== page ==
THE PERFECT DRIVE
by Herbert Tuck
18 October 2019
AFTER experiencing what are arguably the best driving roads in the world, what does one do? Of course, the natural answer would be to go on a wild search for equivocal roads through other counties.
So here I am, sitting in a pub in Ireland at 10pm after a 3 hour drive and experiencing some epic mountain passes and coastal routes, and yet, I still feel road envy.
The whole Ace Parade Grand Tour experience starts days before you actually embark on your journey; the itch to get out and hear the bark of your engine is almost unbearable, and still more so when on the first day of the Grand Tour all the participants congregate in a garage in the middle of medieval Schweinfurt, Germany watching your cars professionally wrapped to look the part. The results? Outstanding. The atmosphere? Electric.
The morning after applying stickers to the cars, exploring the city, and wine tasting at the Dahms Vineyard we all wake up bright and early to embark on what would be more than just mere miles on tarmac. This was the establishment of a great adventure and memories with what we all knew would mark the start of lasting friendships.
As we approached an airport runway a sense of what can only be described as iciness overcame some of us. A highly tuned EVO and a selection of German M cars line up to juke it out over a quarter mile and have a shot at the claiming victory over the AMG GTS, which we all knew to be the fastest car of our convoy in a straight line. However, the sheer power of the AMG's "hot-V" V8 overcame any mapping adjustments or optimal launches any rivals could muster.
And so on to the reason not why cars exist, but why some of us exists for cars. If any of you have driven in a group before, you would know the unspoken connection between drivers, people who you have only just met a handful of hours prior. The connection is real, and the sense of electricity translates to trepidation as you approach a valley with mountains so big, you almost feel sorry for your car. But the only way was up, as that was where our sumptuous beds lay, over the mountain in St. Moritz. And so up we ventured to the top of the Hahntennjoch Pass, initially trailed by an assortment of bikes, but were eventually left in our dust as we rushed to the top to be the first one to catch a glimpse of the majestic mountainscape. The view from the top was tantalising, the mood high, and the air thin, we all had caught the bug for more mountain roads.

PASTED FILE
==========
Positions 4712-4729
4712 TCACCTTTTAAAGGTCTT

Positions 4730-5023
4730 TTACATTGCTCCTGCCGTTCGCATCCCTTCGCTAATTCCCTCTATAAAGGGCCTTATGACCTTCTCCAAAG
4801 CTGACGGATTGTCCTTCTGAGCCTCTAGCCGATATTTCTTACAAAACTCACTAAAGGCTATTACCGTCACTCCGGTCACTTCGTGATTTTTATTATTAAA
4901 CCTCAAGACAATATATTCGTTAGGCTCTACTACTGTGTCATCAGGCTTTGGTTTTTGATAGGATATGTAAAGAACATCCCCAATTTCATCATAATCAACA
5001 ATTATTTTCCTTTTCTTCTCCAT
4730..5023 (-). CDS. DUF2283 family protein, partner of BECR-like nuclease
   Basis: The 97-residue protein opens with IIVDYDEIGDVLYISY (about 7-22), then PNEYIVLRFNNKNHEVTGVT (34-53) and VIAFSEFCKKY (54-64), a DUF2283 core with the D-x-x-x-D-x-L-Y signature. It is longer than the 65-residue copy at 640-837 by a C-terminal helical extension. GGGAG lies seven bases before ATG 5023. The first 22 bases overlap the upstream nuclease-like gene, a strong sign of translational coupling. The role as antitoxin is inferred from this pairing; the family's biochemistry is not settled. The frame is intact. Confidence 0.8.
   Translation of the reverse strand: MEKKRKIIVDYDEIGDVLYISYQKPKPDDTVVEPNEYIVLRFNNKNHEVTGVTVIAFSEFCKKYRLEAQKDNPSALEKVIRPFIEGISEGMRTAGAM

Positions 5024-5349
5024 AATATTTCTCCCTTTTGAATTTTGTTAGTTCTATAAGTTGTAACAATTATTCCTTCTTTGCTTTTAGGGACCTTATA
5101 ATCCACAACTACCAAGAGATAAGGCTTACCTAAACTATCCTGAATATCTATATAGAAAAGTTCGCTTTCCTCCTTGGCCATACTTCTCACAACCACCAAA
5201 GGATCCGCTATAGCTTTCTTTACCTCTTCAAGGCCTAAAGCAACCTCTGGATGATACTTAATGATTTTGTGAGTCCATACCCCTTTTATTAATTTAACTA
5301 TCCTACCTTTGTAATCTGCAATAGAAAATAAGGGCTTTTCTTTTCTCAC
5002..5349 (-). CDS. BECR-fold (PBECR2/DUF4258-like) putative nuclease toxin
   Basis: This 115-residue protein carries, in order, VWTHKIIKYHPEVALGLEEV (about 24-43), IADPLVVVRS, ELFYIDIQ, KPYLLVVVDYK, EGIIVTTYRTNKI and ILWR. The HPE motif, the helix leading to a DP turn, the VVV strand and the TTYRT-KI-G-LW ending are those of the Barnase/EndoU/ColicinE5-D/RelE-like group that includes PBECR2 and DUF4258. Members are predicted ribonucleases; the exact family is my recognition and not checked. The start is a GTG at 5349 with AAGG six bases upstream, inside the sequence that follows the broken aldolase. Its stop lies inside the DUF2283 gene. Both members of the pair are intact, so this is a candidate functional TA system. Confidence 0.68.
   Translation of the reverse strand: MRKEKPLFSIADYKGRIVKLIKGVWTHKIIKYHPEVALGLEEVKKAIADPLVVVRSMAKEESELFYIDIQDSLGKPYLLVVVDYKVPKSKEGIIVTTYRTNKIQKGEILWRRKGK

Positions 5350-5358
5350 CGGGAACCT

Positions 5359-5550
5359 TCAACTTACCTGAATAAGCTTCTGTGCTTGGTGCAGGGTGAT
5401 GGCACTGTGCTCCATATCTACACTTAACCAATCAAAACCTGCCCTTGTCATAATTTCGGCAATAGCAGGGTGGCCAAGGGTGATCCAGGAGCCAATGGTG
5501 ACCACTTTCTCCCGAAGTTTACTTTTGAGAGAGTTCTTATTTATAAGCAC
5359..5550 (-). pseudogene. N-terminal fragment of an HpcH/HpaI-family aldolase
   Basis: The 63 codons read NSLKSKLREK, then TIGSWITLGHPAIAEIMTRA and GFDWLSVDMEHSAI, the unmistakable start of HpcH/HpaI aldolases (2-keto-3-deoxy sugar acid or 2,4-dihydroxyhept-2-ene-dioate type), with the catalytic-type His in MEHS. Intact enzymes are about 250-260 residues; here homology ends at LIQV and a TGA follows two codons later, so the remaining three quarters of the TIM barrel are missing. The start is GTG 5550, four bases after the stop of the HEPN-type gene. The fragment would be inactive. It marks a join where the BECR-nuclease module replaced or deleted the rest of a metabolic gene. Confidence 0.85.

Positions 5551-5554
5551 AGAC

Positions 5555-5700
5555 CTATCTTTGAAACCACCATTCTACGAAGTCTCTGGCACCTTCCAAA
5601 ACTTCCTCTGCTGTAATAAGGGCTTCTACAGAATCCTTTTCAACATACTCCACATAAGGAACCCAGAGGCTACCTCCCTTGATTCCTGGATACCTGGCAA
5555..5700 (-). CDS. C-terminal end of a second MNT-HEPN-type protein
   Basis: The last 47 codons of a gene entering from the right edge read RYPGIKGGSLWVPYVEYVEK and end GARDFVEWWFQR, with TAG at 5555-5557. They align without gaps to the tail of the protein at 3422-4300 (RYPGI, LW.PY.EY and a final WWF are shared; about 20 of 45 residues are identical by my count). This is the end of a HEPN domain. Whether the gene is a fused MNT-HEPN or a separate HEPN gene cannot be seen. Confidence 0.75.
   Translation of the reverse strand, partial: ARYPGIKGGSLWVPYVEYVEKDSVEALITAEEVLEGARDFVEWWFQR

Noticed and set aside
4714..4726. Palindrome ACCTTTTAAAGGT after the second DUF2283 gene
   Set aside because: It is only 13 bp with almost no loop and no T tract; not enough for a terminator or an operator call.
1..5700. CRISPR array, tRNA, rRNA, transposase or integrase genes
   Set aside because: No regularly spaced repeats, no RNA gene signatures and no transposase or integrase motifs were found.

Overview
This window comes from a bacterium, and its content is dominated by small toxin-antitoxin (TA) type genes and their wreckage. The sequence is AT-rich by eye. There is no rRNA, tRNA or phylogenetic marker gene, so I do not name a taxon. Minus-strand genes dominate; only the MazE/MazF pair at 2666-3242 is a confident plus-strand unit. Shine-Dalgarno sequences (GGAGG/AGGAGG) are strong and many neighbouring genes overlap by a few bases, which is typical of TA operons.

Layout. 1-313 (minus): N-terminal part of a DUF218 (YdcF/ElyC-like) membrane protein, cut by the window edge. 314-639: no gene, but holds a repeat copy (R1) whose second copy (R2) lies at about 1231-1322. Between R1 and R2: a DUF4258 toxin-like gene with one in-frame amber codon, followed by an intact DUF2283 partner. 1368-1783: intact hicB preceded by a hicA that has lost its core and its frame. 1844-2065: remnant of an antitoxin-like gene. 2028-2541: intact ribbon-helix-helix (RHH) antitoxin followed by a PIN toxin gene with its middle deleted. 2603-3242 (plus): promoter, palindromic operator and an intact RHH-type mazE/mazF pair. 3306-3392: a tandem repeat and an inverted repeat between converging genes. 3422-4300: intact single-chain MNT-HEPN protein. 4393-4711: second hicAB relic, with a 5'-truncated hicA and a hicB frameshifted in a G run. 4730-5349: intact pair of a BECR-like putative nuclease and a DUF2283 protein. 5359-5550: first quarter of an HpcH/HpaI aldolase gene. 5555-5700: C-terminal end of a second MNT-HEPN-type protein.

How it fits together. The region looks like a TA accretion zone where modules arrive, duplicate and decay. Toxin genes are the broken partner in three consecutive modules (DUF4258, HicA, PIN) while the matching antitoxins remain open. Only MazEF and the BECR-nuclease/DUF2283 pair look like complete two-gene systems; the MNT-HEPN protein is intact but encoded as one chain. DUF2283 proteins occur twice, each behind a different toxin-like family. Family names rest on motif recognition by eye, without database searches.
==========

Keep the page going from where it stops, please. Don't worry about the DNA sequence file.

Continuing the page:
And so, the journey continued, where a number of other passes were conquered, Flüela, Bernina, Maloja are some of the well-known names. The feeling of tyres against banked corners and the sound of hills coming alive with the sound of induction noises, turbo blow off and shrieking tyres is an experience best served to the real drivers, as these roads separate the brave from the weak after boys are left behind.
To conquer these roads with Ace Parade and keep up with the lead cars can only be achieved when every turn of the wheel is not a calculation, but a reflex of a calculation made seconds earlier and every bump and crease in the road can be felt in your haunches. To borrow an eloquent summary from a friend of mine and Ace Parade participant; “this is mechanical sympathy” where our cars become an extension of us, and we truly become drivers.
So here I am, finishing off this article, in another pub in Ireland after being the only car in sight to negotiate a beautiful single-track trail with crests and perfectly banked corners, wishing I had my Caterham. However, I am still left wondering and searching for the next best driving roads after the Swiss mountain passes. As beautiful as the Irish roads are, there was something missing. Was it the absence of my beloved Caterham? The lack of rolling Swiss mountains?
Although nothing in life is certain, I still ask myself if any roads can compare to those travelled on the Grand Tour. Maybe I will never truly know, but for now I think not.